Volvo’s have always been known as safe cars as the Swedish company perfected numerous build and safety features before other carmakers had them. And although Volvo is now owned by a Chinese company, the cars are still being built in Sweden. And their latest creation, the 2015 XC60 T6 Drive-E crossover, combines all Volvo’s inherent safety features with new fuel saving technology.
The T6 tested was uniquely powered by a supercharged and turbocharged 2.0L, four-cylinder (a six is also offered) that produces 302-hp and 295 lb/ft of torque that sends V8-type grunt to the wheels via an 8-speed automatic transmission. The combination garnered EPA mileage estimates of 22 city, 30-highway mpg.
These figures are achieved thanks to Volvo’s Drive-E ECO system that saves fuel by optimizing trans shift points and throttle mapping along with a start-stop function that can shut down the engine even when the car is slowing to a stop. The engine restarts when the driver releases the brake pedal. The only gripe here is that the system seemed to shut down too often and unexpectantly. But it’s presumed that’s how the car obtains the impressive mileage numbers. That, plus the ECO-climate function disconnects the A/C compressor to reduce auxiliary loads to conserve fuel.
The new 8-speed auto trans also gets some credit for these EPA figures in that the extra gearing enables the engine to operate at peak efficiency says Volvo.
As for performance, acceleration from a standing stop produces an explosion of linear power. It has been 0-60 tested at 6.1 seconds, which isn’t bad for a heavy (4,096 pound ) crossover wagon. There’s certainly no want for power at low or high ends.
After a low 19-inch step-in into the cabin, you’re treated to a lush cabin with color block-type leather seats, which in the test car, were tan with grey panels and white contrasting stitching. The seats are as comfy as any in many homes albeit with the fronts being embellished with substantial lateral support that may be a bit too confining for wide girdled folks. The rears were more flat with ample leg and headroom.
The T6s vertical stack is likened to that in a corporate jet with an array of easy to use buttons and controls and Volvo’s neat man-form air direction buttons. A 6x3.75-inch LCD display shows audio, rearview camera and GPS nav functions, plus the owners manual can also be displayed there. The nav showed local restaurants and filling stations but street details were lacking.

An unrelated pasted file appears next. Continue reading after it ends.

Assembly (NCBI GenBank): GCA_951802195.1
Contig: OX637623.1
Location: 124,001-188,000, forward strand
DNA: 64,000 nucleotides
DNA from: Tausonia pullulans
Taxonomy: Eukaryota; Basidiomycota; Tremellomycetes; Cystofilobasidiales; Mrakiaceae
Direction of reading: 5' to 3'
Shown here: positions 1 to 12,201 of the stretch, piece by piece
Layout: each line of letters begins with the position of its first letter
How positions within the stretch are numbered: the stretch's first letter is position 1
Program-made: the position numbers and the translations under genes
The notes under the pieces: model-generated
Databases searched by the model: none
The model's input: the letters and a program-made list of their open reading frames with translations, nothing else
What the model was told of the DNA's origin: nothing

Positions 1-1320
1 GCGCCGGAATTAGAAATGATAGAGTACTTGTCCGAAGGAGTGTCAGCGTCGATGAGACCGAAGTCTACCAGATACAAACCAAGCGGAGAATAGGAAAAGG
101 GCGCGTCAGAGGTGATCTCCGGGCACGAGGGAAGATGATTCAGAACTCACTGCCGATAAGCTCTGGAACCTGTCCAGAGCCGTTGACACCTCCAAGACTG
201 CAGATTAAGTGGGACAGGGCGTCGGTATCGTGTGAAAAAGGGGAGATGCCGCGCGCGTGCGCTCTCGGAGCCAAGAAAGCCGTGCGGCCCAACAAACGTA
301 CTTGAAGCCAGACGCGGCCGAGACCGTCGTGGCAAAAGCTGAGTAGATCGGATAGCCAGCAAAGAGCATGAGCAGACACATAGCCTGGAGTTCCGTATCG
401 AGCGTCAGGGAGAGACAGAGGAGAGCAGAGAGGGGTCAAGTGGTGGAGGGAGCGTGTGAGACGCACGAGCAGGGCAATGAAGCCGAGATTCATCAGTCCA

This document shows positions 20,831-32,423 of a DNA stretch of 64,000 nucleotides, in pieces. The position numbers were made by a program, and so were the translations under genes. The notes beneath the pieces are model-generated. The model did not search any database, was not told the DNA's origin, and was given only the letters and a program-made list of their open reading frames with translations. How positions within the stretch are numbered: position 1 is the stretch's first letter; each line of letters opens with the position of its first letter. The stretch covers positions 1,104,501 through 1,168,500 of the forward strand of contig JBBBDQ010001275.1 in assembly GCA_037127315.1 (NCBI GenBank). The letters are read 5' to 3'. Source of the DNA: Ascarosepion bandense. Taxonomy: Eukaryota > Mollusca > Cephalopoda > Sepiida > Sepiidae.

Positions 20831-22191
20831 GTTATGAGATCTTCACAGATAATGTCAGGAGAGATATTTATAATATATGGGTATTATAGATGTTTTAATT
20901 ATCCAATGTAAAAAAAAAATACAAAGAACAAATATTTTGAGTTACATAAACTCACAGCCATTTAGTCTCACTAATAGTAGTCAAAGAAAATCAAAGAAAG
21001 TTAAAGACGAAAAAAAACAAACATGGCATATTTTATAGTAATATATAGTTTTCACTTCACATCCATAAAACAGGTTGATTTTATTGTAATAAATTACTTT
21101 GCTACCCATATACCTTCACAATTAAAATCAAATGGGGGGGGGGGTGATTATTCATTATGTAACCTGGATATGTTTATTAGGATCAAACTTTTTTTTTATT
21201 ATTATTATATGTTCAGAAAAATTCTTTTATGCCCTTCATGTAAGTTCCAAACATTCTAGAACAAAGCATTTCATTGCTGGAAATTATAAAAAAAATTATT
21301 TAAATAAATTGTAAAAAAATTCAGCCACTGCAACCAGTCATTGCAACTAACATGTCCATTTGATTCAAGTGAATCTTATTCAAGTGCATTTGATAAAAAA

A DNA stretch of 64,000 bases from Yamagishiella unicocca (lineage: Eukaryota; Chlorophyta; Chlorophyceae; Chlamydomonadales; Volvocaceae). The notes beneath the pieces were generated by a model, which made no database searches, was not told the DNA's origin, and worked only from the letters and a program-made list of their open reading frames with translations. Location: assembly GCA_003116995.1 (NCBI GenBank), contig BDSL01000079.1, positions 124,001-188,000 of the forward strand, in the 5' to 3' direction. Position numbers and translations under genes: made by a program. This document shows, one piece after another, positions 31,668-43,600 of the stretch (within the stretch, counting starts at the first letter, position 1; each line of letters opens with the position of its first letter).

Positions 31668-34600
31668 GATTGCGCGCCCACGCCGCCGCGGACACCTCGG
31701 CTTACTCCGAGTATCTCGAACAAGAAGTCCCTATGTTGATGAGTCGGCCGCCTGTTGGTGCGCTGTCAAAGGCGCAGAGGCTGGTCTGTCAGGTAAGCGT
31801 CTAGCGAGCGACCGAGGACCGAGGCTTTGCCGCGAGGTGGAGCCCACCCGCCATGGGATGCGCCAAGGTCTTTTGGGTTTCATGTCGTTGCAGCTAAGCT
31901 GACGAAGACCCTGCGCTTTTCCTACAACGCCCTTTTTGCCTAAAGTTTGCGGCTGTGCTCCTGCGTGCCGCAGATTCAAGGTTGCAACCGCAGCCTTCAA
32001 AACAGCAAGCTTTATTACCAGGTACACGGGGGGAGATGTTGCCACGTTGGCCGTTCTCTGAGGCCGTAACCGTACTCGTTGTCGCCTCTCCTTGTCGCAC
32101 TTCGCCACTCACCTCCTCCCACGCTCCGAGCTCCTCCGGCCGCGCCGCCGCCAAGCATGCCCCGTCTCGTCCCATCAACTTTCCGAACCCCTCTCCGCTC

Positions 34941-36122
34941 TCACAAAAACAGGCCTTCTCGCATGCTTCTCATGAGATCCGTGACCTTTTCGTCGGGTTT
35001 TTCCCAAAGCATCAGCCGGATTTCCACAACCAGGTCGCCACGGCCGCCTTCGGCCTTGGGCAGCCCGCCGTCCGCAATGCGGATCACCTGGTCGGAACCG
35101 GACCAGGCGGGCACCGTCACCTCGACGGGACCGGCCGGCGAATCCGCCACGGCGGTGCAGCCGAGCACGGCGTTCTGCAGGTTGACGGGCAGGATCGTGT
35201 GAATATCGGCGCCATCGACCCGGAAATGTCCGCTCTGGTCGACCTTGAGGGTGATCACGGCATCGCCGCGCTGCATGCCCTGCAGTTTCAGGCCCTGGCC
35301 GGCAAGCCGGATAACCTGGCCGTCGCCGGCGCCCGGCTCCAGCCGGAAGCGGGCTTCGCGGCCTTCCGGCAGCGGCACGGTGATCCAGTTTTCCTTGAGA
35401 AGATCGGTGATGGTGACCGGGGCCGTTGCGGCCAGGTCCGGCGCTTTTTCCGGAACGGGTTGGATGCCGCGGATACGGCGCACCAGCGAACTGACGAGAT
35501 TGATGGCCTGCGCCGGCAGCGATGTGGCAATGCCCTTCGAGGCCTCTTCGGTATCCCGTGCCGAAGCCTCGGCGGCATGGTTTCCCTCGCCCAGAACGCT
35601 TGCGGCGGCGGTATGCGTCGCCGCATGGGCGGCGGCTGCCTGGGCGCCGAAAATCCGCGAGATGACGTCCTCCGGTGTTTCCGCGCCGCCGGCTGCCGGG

The speedometer, however, conveniently displayed a small speed limit sign for the area. Some other vehicles show it on the large display but Volvo’s placement is better.
Cargo space is spacious. With the rear seats up the area measures 38-inches deep, 40.5 wide and 29.5 high. Flip the 40/20/40 rear seatbacks and depth extends to 68 inches.
The cargo floor also has a nifty lift up panel to stow grocery bags so they don’t fall over or slip around. And beneath it is a shallow compartment for small item storage.
True to its safety conscious agenda, the T6 was loaded with safety features, albeit pricey ones. But the added cost should reflect in lower insurance premiums.
With the $4,000 Platinum package you get nav, top-line audio, rearview camera, power liftgate, powered side mirrors with auto dimming for all mirrors. To that was added the $1,500 Sport package with more heavily bolstered seats and 20-inch wheels.
The Technology package ($1,500) contains the major safety features of Adaptive Cruise Control, Collision Warning with full Auto Brake (will stop the car from speeds up to 30 mph), Bicyclist/Pedestrian Detection w/full Auto Brake, Distance Alert/Driver Alert Control, Lane Departure Warning and Active High Beam with Roadside Information.
For another $900 you get Blind Spot Information System, Cross Traffic Alert, Lane Change Merge Aid plus front/rear park assist. For $800 more there’s Active Dual Xenon headlights with washers, $550 for metallic paint and $500 for heated front seats.
As for ride and handling, the XC60 shod with 20-inch Pirelli tires, rides smoothly and quietly on smooth roads but gets a bit boisterous on rough terrain because of its taut suspension. Handling is on par with BMWs and Benz’s, while parallel parking is easy since the cars turning radius is relatively tight.
For all this technology and safety features, this Volvo is not inexpensive. With a delivery charge of $925, the base price of $40,050 escalated to $50,725 or about as much as the aforementioned Euro machines of equivalent content.
Volvo spices the offer by providing free maintenance for five years. Added to that, government safety ratings for overall, frontal crash and side crash garnered five stars while rollover received four stars. These should impress your insurance carrier.